Though the author did not travel with his tour, Clarifying Catholicism is proud to recommend Steve Ray as a premier guide and Biblical scholar of the Holy Land. His work and schedule can be found here.

Last December, between the Iranian threat of a third world war and the beginnings of the COVID-19 crisis, I received an opportunity to visit the origins of my faith in the Holy Land. While there are significant tensions and controversies surrounding Israel right now, it is definitely worth visiting to walk where Jesus walked and founded His Church. 

Aside from the 11-hour flight from D.C. to Tel Aviv, stepping into Israel for the first time – even at a crowded airport filled with people who spoke a different language – was a fun experience. After the first night, we departed from the bustling city and headed north to begin our journey. Our first stop was south of Haifa at a Givat Haviva school, an educational center that works to amend relations between Jews and Arabs. One of our first lessons was the history of Jewish-Arab relations since the establishment of Israel.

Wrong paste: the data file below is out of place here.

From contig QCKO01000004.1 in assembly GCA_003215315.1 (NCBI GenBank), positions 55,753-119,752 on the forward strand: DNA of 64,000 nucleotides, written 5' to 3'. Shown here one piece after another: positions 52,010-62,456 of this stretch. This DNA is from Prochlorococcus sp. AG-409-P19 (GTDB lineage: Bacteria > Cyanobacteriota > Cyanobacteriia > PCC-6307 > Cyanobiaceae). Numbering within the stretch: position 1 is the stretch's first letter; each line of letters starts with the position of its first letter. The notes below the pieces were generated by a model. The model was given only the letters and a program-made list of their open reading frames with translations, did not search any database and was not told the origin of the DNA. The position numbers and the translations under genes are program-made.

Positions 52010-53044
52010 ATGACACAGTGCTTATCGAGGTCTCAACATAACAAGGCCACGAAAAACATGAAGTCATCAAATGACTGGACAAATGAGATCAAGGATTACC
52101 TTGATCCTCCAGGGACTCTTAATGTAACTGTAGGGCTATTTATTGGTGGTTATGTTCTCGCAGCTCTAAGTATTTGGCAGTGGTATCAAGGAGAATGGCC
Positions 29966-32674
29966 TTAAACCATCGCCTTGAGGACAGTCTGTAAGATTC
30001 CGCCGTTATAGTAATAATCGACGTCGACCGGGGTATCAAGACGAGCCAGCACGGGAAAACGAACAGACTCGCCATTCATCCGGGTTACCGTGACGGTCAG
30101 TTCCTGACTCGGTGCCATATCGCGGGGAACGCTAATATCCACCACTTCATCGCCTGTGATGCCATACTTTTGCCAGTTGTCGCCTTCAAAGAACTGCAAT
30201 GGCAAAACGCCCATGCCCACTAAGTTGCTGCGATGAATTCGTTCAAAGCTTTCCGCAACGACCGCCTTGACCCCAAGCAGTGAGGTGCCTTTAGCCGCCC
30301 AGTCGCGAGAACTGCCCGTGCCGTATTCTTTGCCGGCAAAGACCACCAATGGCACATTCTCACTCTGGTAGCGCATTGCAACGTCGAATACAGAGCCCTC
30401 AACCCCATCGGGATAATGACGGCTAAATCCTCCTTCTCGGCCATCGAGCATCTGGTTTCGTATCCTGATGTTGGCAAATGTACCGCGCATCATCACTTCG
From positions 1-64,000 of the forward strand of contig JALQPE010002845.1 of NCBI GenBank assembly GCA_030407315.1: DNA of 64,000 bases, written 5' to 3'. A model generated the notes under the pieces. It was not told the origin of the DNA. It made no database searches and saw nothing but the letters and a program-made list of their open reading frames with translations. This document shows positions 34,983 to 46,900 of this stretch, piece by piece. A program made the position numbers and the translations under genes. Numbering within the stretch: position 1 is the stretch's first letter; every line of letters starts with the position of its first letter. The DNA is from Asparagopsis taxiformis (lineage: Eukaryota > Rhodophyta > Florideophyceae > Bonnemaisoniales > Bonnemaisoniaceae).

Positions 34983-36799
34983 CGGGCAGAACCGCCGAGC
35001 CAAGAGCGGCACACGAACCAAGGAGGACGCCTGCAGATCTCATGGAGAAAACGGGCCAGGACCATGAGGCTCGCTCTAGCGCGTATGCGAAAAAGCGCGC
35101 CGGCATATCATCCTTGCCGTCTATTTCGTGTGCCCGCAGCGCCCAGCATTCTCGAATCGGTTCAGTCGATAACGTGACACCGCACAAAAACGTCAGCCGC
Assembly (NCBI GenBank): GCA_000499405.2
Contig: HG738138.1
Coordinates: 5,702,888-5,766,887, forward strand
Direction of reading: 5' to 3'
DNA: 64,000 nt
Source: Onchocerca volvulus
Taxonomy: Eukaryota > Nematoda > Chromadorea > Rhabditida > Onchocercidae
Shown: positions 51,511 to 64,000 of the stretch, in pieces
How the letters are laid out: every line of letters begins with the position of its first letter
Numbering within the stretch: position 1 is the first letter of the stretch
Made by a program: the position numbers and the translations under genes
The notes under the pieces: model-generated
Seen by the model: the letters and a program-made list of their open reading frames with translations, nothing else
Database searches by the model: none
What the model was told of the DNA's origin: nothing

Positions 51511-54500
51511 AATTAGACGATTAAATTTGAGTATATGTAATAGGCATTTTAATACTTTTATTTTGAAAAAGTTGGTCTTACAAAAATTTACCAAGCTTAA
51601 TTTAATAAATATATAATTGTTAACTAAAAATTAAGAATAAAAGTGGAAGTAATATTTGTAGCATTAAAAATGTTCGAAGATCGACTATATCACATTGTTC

Nazareth, the childhood home of Jesus, was our next destination in the northern district. First, we visited Mount Precipice – believed by some to be the site of Jesus’ rejection in Luke 4. Pope Benedict XVI celebrated Mass there in 2009. Its trails lead to the top of a mountain filled with plaques commemorating Biblical scenes and themes. 

The major destination inside the city of Nazareth is the Basilica of the Annunciation, traditionally (in Catholicism) believed to be the home of Mary and the site of the Annunciation. The lower church – the Grotto of the Annunciation – is believed to have been Mary’s childhood home, while the upper church is filled with mosaics that show Our Lady’s likeness portrayed by many different cultures. The courtyard is similarly rich with such icons and mosaics. This is one of the best sites for Catholics visiting Israel.

2020, for me, began close to the border of Lebanon and Syria. Even before the assassination of General Qasem Soleimani, which occured two days later, it was still a tense environment given the hostile relations between Israel and Syria. Our morning primarily focused on modern Israeli military history and Biblical history. 

Up in the clouds of Mount Hermon, the views were great. The mountain overlooks the border, and Damascus is slightly visible. Extremely important for Catholics is the site where Jesus founded His Church with St. Peter, as described in Matthew 16. Archeology has uncovered shrines to old pagan gods, long abandoned, but there is no church or shrine in the area. It is the northernmost point of Jesus Christ’s ministry in the Holy Land.